Updated: Mar 23
Welcome to part two of our series on stability. If you have not already, be sure to read part 1
Be the Captain of Your Ship prior to reading this blog. In part one, we discussed the importance of being able to control rotary and frontal plane (side to side) forces in the lower extremity as it relates to injury prevention, pain, and running economy. When it comes to stability training for runners, it is critical to emphasize single leg exercises because at no point during running are both feet in contact with the ground at the same time. However, it is not as simple as just channeling our inner flamingo and simply balancing on one leg. When performing single leg drills, one must be mindful of weight distribution throughout the foot and lower extremity alignment. Below you will find insight on performing stability work optimally and effectively, as well as some of Precision Performance and Physical Therapy's favorite stability exercises for runners and endurance athletes.
Tips to perform stability and single leg training effectively:
Where is my weight distributed within my foot? AKA "Find Your Keel (aka Foot)"
It is not uncommon for athletes to disperse weight across their foot unevenly, and often we are completely unware of the discrepancy in weight distribtion. Commonly those or are injured or have (anywhere in the lower body) will shift weight back into their heels and onto the outside of their foot. Allocating weight through the entire foot, also known as "finding your foot," not only assists in more optimal force transfer up the chain, but also improves balance and proprioception.
If you are sitting down to read this riveting blog, stand up and just notice where you feel more pressure in your feet. Now, think of a "tripod" on the bottom of your foot, and try to equally put pressure into the ball of the foot, the pinky toe "knuckle" and the the heel of the foot. You should notice how this seemingly small difference, makes a big difference in terms of where you feel force and muscle activation up the leg. This "tripod" or equal distribution of weight through the foot is critical to establish first when performing single leg stability training.
Alignment "Where is your ship?"
Now that you have found your foot, it is time to check on alignment. Starting at the foot, you want to make sure that you are not collapsing inwards (prontation), or falling outwards (supination). If you have found your "tripod," this shouldn't be an issue. In regards to the knee, you want to make sure that it is not collapsing in (valgus), or twisting inwards (imagine your knee cap looking at the side of your other leg). An easy and general frame of reference is to keep your knee in line with the second toe. Working our way up to the hips, you want to ma sure your hip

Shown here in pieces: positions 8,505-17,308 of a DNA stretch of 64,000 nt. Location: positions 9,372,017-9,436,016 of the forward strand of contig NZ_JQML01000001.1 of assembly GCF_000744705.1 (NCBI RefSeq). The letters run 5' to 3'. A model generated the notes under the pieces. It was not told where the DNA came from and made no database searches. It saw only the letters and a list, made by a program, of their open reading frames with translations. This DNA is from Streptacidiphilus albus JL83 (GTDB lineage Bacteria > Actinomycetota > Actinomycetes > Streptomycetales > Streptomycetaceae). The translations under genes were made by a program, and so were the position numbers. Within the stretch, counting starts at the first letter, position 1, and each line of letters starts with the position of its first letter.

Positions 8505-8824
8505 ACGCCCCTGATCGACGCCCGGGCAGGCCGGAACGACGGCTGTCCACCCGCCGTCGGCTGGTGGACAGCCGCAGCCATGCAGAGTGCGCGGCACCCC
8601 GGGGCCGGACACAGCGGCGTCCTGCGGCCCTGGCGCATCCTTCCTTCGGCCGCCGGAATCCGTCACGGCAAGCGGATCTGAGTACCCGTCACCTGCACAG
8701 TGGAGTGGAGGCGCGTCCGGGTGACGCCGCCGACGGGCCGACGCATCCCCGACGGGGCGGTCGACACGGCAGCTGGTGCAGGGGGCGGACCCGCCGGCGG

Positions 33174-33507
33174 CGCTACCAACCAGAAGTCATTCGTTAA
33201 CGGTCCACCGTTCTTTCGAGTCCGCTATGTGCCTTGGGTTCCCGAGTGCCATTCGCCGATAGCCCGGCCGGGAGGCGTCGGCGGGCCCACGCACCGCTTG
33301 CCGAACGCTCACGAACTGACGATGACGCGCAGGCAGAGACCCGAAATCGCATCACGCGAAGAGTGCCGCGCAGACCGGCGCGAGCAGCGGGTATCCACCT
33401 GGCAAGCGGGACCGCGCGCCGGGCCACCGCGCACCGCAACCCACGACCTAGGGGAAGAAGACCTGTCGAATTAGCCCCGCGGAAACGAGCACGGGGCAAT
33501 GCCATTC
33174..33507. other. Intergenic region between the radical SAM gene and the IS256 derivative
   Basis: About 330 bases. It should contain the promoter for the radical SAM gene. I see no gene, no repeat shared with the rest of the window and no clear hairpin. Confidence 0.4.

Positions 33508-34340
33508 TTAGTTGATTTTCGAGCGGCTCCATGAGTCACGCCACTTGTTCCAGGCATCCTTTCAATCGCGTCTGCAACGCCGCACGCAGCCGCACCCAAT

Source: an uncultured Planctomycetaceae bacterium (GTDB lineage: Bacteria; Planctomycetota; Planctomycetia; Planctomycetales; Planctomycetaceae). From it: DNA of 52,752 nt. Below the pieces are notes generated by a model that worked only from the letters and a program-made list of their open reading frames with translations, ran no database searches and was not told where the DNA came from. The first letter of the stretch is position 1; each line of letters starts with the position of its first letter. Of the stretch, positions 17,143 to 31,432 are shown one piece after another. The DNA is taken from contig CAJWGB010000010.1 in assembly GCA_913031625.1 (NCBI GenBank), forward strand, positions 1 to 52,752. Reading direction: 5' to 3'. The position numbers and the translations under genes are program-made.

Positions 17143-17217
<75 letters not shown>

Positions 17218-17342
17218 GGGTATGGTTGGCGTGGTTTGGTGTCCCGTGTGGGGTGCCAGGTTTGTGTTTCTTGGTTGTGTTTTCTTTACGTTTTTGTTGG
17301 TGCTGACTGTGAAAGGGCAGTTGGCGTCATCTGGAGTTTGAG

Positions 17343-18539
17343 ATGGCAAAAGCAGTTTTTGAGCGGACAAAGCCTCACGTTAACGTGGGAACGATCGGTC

bones remain even, and one hip doesn't drop lower than the other. You also want to be sure your trunk is vertical, and you aren't leaning one way or the other.
Admittedly, all this alignment talk seems quite fastidious, but getting the correct form from
the start ensures that our stabilizing muscles are activated. This in turn helps reinforce optimal movement patterns with the goal of these movement patterns translating into sport!
Muscles that "Steer the Ship"
When it comes to single leg stability, we want to make sure we are feeling the correct muscles activate (duh!). Below is a list of our top three muscles for lower extremity stabilization with links to in depth articles on each of these magic little muscles:
1) Transverse Abdominis (aka the deep core):
2) Gluteus Medius & Gluteus Minimus (those infamous outer hip muscles)
3) Tibialis Posterior (our dynamic arch support)
So now that we have the foundation (pun intended) for stability training, below are some of our clinic's favorite exercises for running stability. When performing these exercises, it can be helpful to stand in front of a mirror so you can keep an eye on your alignment, and use that visual feedback to perform these exercises more effectively and efficiently. As always, thank you for reading and enjoy incorporating stability work into your training!
Melissa Kolazyk, PT, DPT, CMTPT
*Disclaimer: Always consult with a licensed physical therapist or physician before beginning any exercise program. This is general information and is not intended to diagnose any medical condition or to replace your healthcare professional. Consult with your licensed healthcare professional to design an appropriate exercise prescription. If you experience any pain or difficulty with these exercises, stop and consult your healthcare provider.